Home » The Matrix, Reloaded.

The Matrix, Reloaded.

After futzing with a MiniMoog for a few days, I started thinking to myself “you know, I should really get myself an analog synth. Just to play with.”

Then it occurred to me that I already have an analog synth, just to play with, that I never use.

About a dozen years ago I bought, for a stultifyingly low $80 on eBay, an Oberheim Matrix 1000.

It is, in a word, eccentric.


Somebody in 1986 thought this was a good idea for a user experience.

On the one hand, it has the worst user interface on earth – a 3-digit LED, a 0-9 keypad, and a +/- button. It was never intended to be much more than a glorified preset box. But it does retain that Oberheim filter, and the matrix modulation, and the Curtis-chip DCO’s. And secretly, it was programmable, if you had its big brother, the Matrix 6 (which had a merely awful user interface, not the impenetrable one of the M1000). A few years later as computers and MIDI started converging in useful ways, it became possible to program one with a computer editor/librarian. Not exactly a hands-on, tactile experience, but I’ve never been one to really worry about that (and there were some parameters that could take MIDI continuous control by assigning them to the annoyingly named “levers”).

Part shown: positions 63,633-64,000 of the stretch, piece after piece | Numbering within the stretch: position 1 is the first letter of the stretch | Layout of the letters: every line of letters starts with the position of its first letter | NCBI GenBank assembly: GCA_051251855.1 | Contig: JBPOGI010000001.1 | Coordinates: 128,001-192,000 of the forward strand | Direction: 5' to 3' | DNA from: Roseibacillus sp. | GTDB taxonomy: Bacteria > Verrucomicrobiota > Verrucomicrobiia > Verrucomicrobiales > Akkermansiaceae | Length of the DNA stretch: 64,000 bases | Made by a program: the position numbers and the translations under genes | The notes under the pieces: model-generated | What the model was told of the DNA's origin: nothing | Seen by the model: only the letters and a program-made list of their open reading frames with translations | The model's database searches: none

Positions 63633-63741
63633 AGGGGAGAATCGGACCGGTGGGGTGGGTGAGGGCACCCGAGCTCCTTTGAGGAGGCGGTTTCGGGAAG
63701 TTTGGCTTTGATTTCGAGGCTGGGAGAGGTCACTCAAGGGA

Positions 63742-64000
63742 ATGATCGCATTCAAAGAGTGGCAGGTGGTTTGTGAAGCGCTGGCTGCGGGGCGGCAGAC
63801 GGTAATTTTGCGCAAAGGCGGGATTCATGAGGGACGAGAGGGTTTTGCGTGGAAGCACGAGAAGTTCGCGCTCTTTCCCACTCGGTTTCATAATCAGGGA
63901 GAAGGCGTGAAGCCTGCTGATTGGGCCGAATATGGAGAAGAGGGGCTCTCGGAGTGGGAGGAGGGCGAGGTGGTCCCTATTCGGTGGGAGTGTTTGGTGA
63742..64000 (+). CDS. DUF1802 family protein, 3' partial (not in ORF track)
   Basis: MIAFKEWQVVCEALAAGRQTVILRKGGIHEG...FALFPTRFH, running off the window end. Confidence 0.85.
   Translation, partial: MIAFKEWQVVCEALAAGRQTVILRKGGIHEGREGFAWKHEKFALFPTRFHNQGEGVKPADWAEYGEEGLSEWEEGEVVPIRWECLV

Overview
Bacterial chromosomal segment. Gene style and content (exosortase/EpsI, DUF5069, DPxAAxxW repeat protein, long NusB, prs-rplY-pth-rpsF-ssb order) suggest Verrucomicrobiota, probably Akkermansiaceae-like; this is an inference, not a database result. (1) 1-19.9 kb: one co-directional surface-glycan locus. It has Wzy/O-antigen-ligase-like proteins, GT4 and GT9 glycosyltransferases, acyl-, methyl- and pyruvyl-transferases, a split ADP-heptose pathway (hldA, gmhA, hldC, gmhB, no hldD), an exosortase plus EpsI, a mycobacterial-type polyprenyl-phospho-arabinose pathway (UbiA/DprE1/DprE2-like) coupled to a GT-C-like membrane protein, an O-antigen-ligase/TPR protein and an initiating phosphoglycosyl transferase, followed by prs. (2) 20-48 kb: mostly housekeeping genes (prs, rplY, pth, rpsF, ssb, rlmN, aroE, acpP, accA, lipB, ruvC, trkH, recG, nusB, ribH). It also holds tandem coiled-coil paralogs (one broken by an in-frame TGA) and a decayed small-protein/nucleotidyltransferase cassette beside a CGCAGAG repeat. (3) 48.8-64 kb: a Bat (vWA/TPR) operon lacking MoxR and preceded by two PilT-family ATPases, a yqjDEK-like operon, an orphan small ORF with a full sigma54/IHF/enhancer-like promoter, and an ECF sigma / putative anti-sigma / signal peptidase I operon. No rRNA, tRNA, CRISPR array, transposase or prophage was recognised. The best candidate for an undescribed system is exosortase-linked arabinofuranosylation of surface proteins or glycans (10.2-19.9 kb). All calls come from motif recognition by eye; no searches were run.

So for about a year I sailed along with a cheap editor/librarian on my computer. A few Oberheim-y blips and bloops made their way onto my first two albums. Then softsynths got better and I sold a lot of my hardware. But I kept the Oberheim because…well, Tom Oberheim is a personal hero, and I always assumed I’d come back to it and re-integrate it into my setup.

That was probably about 2005. I’ve dusted it a few times, and powered it up to make sure it still works, but that’s been about it.

My editor-librarian hasn’t been updated since about then, and no longer works. But some quick poking around the ‘net found a few options, so I snagged a free one just to see what I could do with it. It’s clunky and awkward and the UI has a lot of excessive extra windows, but it gets the job done. And in the intervening decade I’ve gotten better at stuff like “gain staging” and “effects processing” so I thought maybe I could do better with it this time around.

And oh, I was right. It’s beautiful. Still a mind-bendingly clunky interface (although there’s an iPad-based editor for it now, that I’m interested in trying), and it is not without quirks (the envelopes are slow, certain MIDI parameters can’t be easily modulated in realtime without locking the whole thing up) but man, there is nothing like a real Oberheim filter with its weird fuzzy resonance.

So I think this one might go back into the regular rotation.